“What’s at Stake in Keeping Asian American Classics in Print” via Asian American Writers’ Workshop

Author Shawn Wong at his IBM typewriter in his San Francisco apartment in 1974. The images counterclockwise over his head are: a poster from the First Asian American Writers’ Conference at the Oakland Museum, a snapshot of Shawn as a child wearing a sailor’s outfit, an oil painting by his mother of his grandfather, and a black and white photo of friend, Nancy Wong from 1969. (PHOTO BY NANCY WONG).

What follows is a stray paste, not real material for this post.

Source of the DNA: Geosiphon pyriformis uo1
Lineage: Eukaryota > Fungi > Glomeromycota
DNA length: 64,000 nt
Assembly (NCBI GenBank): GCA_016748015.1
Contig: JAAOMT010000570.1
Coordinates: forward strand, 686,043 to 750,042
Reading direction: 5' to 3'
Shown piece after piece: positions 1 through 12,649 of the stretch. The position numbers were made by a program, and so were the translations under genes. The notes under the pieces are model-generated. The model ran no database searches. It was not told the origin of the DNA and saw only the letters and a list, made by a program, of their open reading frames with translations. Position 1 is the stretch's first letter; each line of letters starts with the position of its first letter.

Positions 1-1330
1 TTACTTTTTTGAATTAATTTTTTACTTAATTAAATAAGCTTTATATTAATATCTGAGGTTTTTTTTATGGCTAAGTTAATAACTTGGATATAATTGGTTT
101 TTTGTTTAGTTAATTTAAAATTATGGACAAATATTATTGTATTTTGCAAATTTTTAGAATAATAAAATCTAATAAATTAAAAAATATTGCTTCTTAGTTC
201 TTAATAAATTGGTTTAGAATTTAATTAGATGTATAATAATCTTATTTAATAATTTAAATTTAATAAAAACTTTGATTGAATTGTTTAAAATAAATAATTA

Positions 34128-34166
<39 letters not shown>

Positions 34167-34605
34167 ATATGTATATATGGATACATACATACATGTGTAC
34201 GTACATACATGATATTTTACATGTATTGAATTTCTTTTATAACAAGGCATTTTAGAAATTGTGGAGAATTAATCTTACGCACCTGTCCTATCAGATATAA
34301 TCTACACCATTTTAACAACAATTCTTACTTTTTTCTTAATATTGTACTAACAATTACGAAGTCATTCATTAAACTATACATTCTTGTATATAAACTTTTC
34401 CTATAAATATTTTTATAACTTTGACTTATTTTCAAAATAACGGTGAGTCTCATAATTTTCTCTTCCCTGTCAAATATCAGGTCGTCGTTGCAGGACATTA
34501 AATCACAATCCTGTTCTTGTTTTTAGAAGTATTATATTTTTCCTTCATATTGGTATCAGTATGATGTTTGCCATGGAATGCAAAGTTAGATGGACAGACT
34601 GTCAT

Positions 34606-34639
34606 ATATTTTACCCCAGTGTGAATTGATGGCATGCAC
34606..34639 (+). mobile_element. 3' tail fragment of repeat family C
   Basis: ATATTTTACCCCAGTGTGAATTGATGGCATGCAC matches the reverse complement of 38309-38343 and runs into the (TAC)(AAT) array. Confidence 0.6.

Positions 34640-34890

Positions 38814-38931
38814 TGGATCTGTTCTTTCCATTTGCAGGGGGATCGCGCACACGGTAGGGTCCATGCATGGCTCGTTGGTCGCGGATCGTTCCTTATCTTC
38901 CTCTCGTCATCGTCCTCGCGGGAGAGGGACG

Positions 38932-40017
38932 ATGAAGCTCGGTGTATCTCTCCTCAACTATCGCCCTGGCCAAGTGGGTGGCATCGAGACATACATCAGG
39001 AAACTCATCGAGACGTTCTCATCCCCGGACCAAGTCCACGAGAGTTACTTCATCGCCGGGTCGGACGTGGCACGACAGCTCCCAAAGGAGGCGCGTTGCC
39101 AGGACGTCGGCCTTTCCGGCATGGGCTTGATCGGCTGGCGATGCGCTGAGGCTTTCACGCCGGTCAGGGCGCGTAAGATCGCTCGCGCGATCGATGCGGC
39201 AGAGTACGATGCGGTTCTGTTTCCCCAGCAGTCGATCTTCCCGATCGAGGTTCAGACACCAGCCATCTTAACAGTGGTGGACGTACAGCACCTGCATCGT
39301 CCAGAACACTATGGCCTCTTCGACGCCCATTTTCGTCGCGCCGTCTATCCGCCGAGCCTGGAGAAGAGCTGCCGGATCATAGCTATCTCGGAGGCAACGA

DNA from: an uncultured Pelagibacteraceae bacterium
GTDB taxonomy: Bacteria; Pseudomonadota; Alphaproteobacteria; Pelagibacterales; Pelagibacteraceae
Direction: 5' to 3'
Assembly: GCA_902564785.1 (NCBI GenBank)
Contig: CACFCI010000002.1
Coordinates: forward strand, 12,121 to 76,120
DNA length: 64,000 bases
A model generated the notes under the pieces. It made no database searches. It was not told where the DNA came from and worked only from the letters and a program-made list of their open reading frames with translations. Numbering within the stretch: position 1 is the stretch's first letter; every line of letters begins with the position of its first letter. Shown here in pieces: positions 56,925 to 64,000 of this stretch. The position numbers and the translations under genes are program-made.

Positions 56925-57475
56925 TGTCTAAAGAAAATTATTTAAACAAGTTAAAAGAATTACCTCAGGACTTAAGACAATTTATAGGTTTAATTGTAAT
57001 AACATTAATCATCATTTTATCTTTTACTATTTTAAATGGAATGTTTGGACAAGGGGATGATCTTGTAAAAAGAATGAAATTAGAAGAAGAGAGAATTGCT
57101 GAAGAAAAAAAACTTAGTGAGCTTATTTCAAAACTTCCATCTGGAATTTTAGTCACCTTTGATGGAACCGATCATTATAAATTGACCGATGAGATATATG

Asian American Writers’ Workshop published my essay on John Okada’s novel, “No-No Boy”, and my 50 year journey with the book and the University of Washington Press.

Read an excerpt:

“When I was a young writer, I recognized the importance of bringing attention to earlier generations of writers whose works lived in obscurity or were largely forgotten–writers like Toshio Mori, John Okada, Hisaye Yamamoto, and even the anonymous Chinese immigrant writers who carved poems into the walls of the Angel Island Immigration Detention Station between 1910 and 1940. Our rediscovery of these writers led Jeffery Chan, Frank Chin, Lawson Inada and me to co-edit Aiiieeeee! An Anthology of Asian American Writers, which was published by Howard University Press in 1974.”

Read the essay.

Published on 21 November, 2019      |